Frank Miller 2008
‘Comic book movie’ can mean two things: a movie based on a comic book, or a movie that follows the kind of broad entertainment value, gravity-free logic and near-slapstick violence most people associate with comics. Some movies, like Ghost World, A History of Violence or Road to Perdition, fall into the first category but not the second. Some fall into the second, like Con Air (or just about any action movie that involves people shooting oil drums to make them blow up, then walking away from the explosion in slow-motion) without any evidence that they’re working from a printed script, let alone a printed comic. Some movies, especially in the superhero genre, fall into both. The Spirit is both, and takes the concept of a comic book movie to the extreme.
We’re launched straight into the story of Central City’s masked crimefighter the Spirit (Gabriel Macht) as he takes on mad scientist and drug-peddling villain the Octopus (Samuel L Jackson). Our hero is Denny Colt, a rookie cop presumed dead but still capable of charming the ladies, including his boss’ daughter Ellen Dolan (Sarah Paulson) and old flame-turned master-thief Sand Seraf (Eva Mendes).
In the Spirit comic, Will Eisner pushed the boundaries of what was possible with the comic book form, and invented many sophisticated techniques still used today. Director Frank Miller shoots for this kind of invention, crafting the film from digital elements, his high-powered cast placed on a green-screen background and echoing many of the comic’s iconic shots.
It’s a bold approach, bringing the live-action film-making process of the comic book movie (the first kind) as close as possible to comic creation, where the only special effects budget is the creator’s imagination. Robert Rodriguez made it work in his shot-for-panel adaptation of Miller’s Sin City. Sadly, in this case it just doesn’t work.
The reason Sin City worked is because, per the title, the location was a character itself. The brick walls framed the chiselled granite toughness of the men, the stark chiaroscuro lighting echoed the beauty and darkness of the women, with everybody mixed up like cats in a sack in that crazy burg. It’s a trick honed from Eisner’s trailblazing use of the location as part of the framework of his comic, and vice versa. Where Sin City‘s location and look defined the book and the film, The Spirit fails to repeat the trick. For all of the lead’s tortured voiceover about ‘his city’ we never get a sense of the place. Apart from generic (if exhilarating) rooftop-jumping, the backgrounds are often unclear and open. With greenscreen providing an option to place the characters anywhere that can be conceived, all too often the cast feel like they’re standing on a soundstage accompanied only by a smoke machine.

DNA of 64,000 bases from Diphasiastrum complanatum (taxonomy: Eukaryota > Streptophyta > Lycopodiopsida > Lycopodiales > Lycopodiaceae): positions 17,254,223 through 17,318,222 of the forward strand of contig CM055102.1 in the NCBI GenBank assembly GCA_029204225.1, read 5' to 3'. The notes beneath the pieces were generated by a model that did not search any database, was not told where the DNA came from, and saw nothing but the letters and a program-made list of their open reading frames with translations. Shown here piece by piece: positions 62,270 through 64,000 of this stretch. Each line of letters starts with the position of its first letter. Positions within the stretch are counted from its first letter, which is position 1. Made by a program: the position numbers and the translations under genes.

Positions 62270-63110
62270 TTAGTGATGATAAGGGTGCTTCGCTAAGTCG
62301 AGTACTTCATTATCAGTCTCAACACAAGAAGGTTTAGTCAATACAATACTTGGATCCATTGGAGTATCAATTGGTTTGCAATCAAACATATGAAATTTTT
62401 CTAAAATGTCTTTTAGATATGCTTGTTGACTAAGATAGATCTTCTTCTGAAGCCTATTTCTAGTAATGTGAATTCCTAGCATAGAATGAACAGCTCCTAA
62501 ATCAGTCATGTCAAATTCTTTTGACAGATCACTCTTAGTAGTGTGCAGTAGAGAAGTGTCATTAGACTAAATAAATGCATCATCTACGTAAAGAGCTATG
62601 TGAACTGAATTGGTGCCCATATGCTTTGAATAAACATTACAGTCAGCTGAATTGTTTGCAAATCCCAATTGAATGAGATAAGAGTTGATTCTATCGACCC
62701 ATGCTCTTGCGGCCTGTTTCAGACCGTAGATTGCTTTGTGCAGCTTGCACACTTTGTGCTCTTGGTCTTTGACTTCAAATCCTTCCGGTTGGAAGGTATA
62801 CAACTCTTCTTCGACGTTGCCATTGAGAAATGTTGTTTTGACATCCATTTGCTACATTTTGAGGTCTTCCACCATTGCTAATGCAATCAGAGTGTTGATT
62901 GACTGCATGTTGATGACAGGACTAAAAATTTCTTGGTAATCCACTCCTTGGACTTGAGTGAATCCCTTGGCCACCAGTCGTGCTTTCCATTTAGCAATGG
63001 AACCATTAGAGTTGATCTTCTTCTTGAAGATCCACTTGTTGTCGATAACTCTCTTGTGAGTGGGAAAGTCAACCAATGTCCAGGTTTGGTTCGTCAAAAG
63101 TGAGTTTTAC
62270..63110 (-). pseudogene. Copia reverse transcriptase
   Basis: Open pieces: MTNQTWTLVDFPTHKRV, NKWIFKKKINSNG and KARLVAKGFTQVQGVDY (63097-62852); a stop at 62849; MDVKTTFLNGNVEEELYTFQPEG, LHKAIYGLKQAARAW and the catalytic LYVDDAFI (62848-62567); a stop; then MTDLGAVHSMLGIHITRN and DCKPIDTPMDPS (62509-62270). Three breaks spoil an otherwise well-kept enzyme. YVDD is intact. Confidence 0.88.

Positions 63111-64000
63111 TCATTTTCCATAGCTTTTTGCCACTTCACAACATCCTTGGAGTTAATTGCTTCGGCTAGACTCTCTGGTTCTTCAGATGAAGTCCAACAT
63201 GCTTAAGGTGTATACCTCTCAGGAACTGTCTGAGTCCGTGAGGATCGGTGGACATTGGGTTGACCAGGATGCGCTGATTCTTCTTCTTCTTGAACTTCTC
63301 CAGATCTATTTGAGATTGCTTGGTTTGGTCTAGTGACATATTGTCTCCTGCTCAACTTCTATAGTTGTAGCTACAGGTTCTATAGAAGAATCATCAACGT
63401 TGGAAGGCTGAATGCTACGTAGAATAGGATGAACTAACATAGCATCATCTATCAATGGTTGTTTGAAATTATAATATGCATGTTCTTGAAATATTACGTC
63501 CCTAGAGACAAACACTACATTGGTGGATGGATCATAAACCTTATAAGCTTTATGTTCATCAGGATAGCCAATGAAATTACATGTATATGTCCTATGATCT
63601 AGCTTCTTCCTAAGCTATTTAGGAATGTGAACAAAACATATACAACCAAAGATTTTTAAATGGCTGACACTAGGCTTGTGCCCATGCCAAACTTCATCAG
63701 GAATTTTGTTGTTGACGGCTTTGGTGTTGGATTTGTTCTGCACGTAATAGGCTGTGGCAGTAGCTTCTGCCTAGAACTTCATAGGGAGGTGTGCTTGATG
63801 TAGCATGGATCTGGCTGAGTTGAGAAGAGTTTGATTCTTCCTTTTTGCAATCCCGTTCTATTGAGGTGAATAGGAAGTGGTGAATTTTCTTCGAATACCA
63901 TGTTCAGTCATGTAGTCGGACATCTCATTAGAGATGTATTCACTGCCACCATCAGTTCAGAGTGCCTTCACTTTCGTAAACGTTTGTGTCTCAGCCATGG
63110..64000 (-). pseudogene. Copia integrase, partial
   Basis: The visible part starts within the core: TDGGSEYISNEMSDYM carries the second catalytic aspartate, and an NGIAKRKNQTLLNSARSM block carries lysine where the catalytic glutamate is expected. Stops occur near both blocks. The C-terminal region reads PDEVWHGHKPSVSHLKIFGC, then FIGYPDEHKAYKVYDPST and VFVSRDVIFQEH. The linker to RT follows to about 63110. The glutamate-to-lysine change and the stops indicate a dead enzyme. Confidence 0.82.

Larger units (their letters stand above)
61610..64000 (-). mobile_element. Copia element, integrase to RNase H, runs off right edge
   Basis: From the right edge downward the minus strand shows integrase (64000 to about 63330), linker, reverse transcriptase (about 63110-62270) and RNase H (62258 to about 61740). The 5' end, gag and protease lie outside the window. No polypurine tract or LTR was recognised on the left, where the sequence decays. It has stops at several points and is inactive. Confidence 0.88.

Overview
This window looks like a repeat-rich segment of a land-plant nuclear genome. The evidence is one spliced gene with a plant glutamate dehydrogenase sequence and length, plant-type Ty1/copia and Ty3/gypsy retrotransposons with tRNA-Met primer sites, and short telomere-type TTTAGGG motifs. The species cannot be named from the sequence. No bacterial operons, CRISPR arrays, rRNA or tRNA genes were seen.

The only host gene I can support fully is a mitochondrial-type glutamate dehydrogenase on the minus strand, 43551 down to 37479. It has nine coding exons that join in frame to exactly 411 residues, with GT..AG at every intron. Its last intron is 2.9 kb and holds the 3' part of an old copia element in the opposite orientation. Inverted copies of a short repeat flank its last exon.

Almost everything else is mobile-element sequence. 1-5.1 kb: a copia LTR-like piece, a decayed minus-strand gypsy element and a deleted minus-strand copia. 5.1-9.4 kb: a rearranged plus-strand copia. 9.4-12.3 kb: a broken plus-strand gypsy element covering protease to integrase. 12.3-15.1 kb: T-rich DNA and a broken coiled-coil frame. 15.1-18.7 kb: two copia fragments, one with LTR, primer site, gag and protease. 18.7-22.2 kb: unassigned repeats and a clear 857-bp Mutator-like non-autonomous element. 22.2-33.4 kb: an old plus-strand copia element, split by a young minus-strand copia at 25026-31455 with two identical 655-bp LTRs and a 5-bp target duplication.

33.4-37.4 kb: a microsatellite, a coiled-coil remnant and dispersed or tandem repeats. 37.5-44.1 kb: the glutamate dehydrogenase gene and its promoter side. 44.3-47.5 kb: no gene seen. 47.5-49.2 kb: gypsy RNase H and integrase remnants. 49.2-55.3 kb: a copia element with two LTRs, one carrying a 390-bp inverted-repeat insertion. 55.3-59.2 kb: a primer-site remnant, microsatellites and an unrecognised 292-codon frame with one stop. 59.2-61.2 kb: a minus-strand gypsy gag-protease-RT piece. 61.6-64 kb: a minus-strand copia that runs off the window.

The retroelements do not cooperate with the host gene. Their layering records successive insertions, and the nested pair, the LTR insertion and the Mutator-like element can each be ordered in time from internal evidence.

The film also takes the anti-logic of the comic book movie (the second kind) to extremes. Eisner’s Spirit was an ordinary joe, unlike Superman’s superpowered alien or Batman’s millionaire gadget-fetishist. Eisner’s Spirit’s only crime-fighting equipment were his fists, yet he seemed capable of taking regular beatings that should have seen him in a (second) early grave. Miller latches onto this, adding a superhuman element to the Spirit’s toughness, and making a plot point of the extended scraps between hero and similarly-endowed villain. Miller has thankfully toned down some of the excesses he apparently had in mind, and the conflict between Spirit and Octopus actually works well, with Sand Seraf’s subplot intertwining nicely.
But once again a lack of context hamstrings the story: we know the Octopus is a drug dealer from a throwaway line, rather than a visit to the seedy side of town that would have both established his villainy and given us a glimpse of the city’s character and texture. Miller seems more interested in giving the Octopus a series of non-sequitur costume changes, which are fun but overly long and talky, and ring hollow in the absence of context. Is the Octopus a Nazi? No, he just likes the uniform.
Macht does reasonably well with his square-jawed milk-and-cookies hero, his compulsive womanising staying the right side of innocence in his wide-eyed expression. Miller is willing to have fun with the character (“Somebody bring me a tie… and it better be red!“) but gives Jackson too much rope without any really killer lines to shout (instead barking tosh like “C’mon… Toilets are always funny!”). The highlight is another entrancing turn from Eva Mendes, whose ruthless yet smoulderingly fragile thief deserves her own movie.